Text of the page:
Dixie State University’s past players and current athletes participated in the annual alumni game, Saturday.
Chris Pfatenhauer, head coach for DSU’s baseball team, said he was happy to have the alumni back and playing with current athletes who have played in the All American conference together.
“This season we have a young club but certainly have a talented group.” Pfatenhauer said. “It’s a team that the product will be good on the field in April, but even better in May. We’re going to continue to get better and that’s going to be our goal.”
DSU alumnus, Trey Kamachi, from Kapolei, Hawaii, was one of the many returning alumni to play the traditional game against the current DSU athletes and was very pleased about his new alumni title.
“This was my first alumni game,” Kamachi said. “I thought it was fun to see my old teammates and everything. We had to come out and show them what we had. It was fun being out here with all the older guys and seeing the new team and seeing how they get to play against the older guys. I think next year we’ll actually come out with the win.”
Kamachi also gave advice to the younger current base players in which he discussed the goals for the players should be to get as far as you can when playing baseball.
“Take every game one at a time; there’s been years where we’ve been really bad at the very beginning and then we ended up on top at the end,” Kamachi said. “The ultimate goal is to get as far as you can when playing baseball. Just keep working hard and good things will happen.”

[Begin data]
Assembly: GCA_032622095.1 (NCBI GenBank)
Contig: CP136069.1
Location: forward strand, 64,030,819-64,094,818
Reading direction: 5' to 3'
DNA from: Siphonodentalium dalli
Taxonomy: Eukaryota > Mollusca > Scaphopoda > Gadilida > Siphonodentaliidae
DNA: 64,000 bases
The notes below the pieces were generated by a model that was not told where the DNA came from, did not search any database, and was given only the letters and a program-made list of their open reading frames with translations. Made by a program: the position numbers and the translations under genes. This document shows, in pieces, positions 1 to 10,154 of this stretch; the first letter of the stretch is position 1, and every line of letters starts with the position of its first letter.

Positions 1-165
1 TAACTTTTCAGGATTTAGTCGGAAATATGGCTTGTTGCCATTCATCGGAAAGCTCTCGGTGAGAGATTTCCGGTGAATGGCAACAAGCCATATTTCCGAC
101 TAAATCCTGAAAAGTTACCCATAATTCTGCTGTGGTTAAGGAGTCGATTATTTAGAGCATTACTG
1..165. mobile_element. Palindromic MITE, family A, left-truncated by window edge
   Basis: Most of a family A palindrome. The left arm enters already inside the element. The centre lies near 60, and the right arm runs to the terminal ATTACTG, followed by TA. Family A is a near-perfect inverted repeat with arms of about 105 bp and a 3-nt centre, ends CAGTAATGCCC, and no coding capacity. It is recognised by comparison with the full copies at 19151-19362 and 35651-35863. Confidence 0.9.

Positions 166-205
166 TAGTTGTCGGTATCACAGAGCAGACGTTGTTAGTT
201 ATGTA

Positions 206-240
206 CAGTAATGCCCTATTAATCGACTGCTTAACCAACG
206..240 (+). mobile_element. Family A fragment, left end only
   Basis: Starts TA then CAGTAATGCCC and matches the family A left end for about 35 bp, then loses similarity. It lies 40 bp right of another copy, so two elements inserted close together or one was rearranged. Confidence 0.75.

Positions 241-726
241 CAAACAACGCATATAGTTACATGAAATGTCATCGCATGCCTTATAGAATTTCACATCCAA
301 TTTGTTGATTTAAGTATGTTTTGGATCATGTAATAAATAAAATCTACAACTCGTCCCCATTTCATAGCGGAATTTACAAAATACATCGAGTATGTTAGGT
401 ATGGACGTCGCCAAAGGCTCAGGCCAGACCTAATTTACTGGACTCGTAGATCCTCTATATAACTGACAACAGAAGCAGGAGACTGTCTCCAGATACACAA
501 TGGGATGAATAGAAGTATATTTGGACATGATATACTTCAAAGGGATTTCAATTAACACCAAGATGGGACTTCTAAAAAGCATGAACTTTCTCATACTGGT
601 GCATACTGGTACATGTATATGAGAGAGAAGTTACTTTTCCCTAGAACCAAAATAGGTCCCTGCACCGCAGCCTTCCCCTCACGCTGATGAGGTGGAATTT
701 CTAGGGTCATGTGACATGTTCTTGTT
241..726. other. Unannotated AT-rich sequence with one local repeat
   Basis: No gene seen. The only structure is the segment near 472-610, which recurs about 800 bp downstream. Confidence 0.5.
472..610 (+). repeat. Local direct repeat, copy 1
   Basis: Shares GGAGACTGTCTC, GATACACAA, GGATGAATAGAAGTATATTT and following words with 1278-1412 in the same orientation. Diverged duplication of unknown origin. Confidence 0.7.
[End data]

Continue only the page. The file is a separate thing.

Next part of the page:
Assistant Coach Patrick Perry said bringing the alumni back and having their support for the good-spirited game benefits the younger players to build relationships and the alumni to keep track of DSU baseball team.
“Our goal is to continue our active west region street and find our way into the regional; it would be great to go to the college world series,” Perry said. “We hope to do this by seeing our guys getting better every day and really just pushing them on the field.”
Starting catcher Jake Davison, a senior integrated studies major from Taylorsville, is looking forward to becoming an alumnus.
“I’ve been playing since I was 5, and I love the game and it’s coming to an end,” Davison said. “I’m trying to soak it all in. I’ll be there next year, and it’s kind of a weird feeling because I’ve played a lot against those guys in the past couple years.”
Davison shared his feelings about playing his last season for the DSU baseball team. He emphasized his transition to becoming an alumnus after graduating and the importance of being a good example to the younger players.
“I think I’ve gone through the ropes all four years here,” Davison said. “I’m just excited to teach the young guys kind of how to do it, teach them the way, kind of leave what I can behind, leave on a good note.”
Pfatenhauer said DSU has had players make it to the major league and few players become drafted. This year he believes he may have two athletes who will potentially be drafted.
“Obviously they have to grind through the minor leagues to go to the major league level but I think we have guys that have a certain work level, that if they stick with it they might have the chance,” Pfatenhauer said.
The first season game will be played on DSU’s Bruce Hurst Field, Feb. 8 against Montana State Billings University at 6 p.m.